If you saw a hip-hop artist or athlete wearing some unusual Gucci or Louis Vuitton in the 1980s, it was probably a Dapper Dan original. Using silk-screen printing, the Harlem-based designer made customized logo-printed clothing, car interiors, and furniture upholstery for the likes of Mike Tyson, Salt-N-Pepa, Bobby Brown, Eric B. & Rakim, and LL Cool J (as well as the flyest gangsters of the day), before getting shut down by a Fendi lawsuit and going underground in the early ’90s. In Sacha Jenkins’s new documentary, Fresh Dressed, out this week, Dapper Dan remembers some of his most famous designs and customers. Still based in Harlem, Dap is currently working on his memoir, and still outfits a few loyal customers, like Floyd Mayweather.

ON HARLEM: My father was born 35 years after emancipation proclamation in 1898. His father was born a slave and later freed. My father came to Harlem by himself in 1910—he was 12 years old. I spent my whole life in Harlem. It makes me feel blessed that I was part of that first generation born here. I read a study when I was in prep school about the process of “urban renewal, negro removal,” by Constance Baker Motley, who was the first black female borough president of Manhattan. I was writing for a student newspaper called 40 Acres and a Mule—Spike Lee was still in junior high school then. I did an article and used a picture of the State Office Building, which was the first building that they were going to put in Harlem to trigger gentrification. I made that building look like a Trojan horse. That concept stayed with me. I thought, “If I ever get me some money, I’m going to make sure I’m here.”

ON THE POWER OF FASHION: Fashion came by way of being deprived. I grew up prior to the drug epidemic that devastated Harlem—it made such a profound difference in the way people looked at themselves. When I was growing up, you did not come on 125th Street if you were not dressed. You would be embarrassed. Everything I had was hand-me-down from Goodwill. We were so poor that when we got holes in our shoes, we’d put paper in. Then we got very innovative and started putting linoleum in. I never had clothes, so it became a big thing to me. Clothes had this huge value to us. Clothes could make you feel like somebody.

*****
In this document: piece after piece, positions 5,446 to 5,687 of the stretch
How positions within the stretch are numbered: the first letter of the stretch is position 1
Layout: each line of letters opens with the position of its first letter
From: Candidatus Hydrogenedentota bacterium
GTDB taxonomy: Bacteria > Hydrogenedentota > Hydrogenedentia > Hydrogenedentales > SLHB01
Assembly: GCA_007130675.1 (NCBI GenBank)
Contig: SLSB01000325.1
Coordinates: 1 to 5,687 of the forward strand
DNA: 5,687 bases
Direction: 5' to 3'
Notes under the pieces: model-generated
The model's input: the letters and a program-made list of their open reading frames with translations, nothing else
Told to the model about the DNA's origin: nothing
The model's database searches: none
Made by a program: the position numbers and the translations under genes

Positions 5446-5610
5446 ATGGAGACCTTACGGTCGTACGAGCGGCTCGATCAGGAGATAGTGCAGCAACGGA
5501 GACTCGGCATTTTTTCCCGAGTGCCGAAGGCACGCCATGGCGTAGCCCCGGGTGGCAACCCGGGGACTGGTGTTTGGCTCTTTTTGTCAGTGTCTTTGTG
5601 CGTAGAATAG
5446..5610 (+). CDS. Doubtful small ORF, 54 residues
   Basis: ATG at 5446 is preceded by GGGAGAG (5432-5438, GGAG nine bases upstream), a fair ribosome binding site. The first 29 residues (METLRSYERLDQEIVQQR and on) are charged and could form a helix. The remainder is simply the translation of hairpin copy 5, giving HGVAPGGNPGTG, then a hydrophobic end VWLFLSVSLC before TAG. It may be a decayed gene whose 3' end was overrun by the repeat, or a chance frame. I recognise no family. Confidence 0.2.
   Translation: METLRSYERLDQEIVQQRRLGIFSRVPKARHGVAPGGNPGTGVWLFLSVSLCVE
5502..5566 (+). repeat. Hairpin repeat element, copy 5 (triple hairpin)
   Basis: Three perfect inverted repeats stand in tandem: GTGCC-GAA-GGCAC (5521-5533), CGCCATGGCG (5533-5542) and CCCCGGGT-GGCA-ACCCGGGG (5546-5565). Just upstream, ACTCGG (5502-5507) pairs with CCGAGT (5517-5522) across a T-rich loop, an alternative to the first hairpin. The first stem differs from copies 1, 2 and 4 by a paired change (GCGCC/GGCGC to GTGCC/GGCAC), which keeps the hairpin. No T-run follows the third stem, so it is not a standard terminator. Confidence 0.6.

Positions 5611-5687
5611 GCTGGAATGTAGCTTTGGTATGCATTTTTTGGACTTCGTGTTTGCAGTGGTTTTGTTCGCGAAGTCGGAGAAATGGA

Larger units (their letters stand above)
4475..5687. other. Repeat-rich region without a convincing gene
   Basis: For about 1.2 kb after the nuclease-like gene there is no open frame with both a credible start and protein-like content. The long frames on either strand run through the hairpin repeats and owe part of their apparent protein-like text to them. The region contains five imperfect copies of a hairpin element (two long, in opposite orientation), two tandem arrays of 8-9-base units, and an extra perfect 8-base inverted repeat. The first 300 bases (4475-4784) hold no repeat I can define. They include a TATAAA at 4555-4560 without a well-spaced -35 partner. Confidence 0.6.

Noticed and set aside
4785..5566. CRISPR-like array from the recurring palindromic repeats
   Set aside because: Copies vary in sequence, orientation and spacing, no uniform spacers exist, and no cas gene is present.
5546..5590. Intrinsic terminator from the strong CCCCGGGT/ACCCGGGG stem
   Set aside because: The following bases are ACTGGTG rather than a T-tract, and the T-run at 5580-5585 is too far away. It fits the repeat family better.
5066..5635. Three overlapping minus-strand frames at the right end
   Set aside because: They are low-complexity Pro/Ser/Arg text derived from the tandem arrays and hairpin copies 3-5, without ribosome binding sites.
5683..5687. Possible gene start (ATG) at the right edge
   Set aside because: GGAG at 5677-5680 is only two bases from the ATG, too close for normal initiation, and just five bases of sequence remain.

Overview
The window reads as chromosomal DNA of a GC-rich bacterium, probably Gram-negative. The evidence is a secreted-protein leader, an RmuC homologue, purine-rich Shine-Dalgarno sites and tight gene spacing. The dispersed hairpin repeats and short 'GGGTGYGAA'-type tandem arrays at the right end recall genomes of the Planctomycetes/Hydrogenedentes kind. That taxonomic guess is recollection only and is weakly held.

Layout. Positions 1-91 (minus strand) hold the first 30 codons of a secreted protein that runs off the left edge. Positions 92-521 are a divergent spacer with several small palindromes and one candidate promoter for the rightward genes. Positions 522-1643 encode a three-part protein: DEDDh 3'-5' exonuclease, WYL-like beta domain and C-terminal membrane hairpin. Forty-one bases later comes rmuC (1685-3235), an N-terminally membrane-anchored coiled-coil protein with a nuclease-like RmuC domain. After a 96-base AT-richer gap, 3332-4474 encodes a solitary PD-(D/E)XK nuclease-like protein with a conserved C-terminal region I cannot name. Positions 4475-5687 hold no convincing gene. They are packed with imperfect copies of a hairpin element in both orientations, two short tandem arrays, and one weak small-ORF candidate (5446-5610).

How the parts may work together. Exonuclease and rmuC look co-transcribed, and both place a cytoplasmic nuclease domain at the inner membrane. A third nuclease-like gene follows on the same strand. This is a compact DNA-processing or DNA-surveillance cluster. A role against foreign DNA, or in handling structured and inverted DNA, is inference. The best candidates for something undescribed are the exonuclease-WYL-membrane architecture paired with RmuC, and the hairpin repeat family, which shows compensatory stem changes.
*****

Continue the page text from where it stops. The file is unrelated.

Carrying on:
ON THE ORIGINS OF DAPPER DAN OF HARLEM: When I left the streets in ’68, ’69, it stayed on my mind to wean myself away from that subculture of the streets. I went to Africa again. I decided to open up a store, thinking I could go and buy and sell to my community. But it didn’t work out that way. All the manufacturers that were popular wouldn’t sell to me. There were these young Jewish guys—the Jewish people played such a huge role in my life—who were just starting up. Their father owned a fur factory; their uncle was Fred the Furrier, who had all the fur stores in Alexander’s department stores at the time.

So I went to them when they were just starting, and they were selling these jackets to me: real soft lamb leather with a possum lining. But then AJ Lester’s, which was the most popular store in Harlem, was selling the same jackets and getting them from the same person. AJ Lester’s was selling them for $1,200—we were both paying $400—and I was selling them for $800. One of my customers bought one from me and told his friend, and his friend got upset, because he paid $1,200. He went over there and pitched a bitch at AJ Lester’s, so AJ Lester’s sent somebody over to my store to see what was going on, and that person went back and told the manufacturer, so when I went down there to purchase again, they said, “Listen, man. We can’t sell to you. AJ Lester’s got five stores; you’ve only got one store. They’re bitching about your prices. The only way I can sell to you now is if you take the label out.” You know how important labels are. I got upset, and having been in Africa making my own clothes, I said, you know what, I’m going to get me some tailors. It just mushroomed and I started making my own clothes to sell. The answer came out of Africa.

GOING UNDERGROUND: You might have seen this promo I did for the movie The Most Violent Year (2014). You might’ve heard me make a statement in which I said, “You can’t be in it and not of it.” I was in the midst of this subculture, but I was of the problems of that subculture. You can’t think that you’re going to be on the perimeters and be alright. One night they tried to kidnap me and I got shot in the back. The bullet traveled inside the base of my neck. All of that happened around the same time, so I took it as an omen that it was time for me to move on and do other things.

ON FAME AND THE DAPPER DAN REVIVAL: I was never into that. I stayed in the back of the store and people didn’t even know what I looked like—that’s why it was so easy for me to go underground. I was never in it for the glamour. My son made me come out from the underground. I never thought nobody was even interested in my story. My son said, “Dad, people want to know about you.” So I did the thing for Jay Z, and all these people started calling. When people come to interview me, I interview them because I’m still not quite sure, “What are you doing here?” I’m not used to all this yet.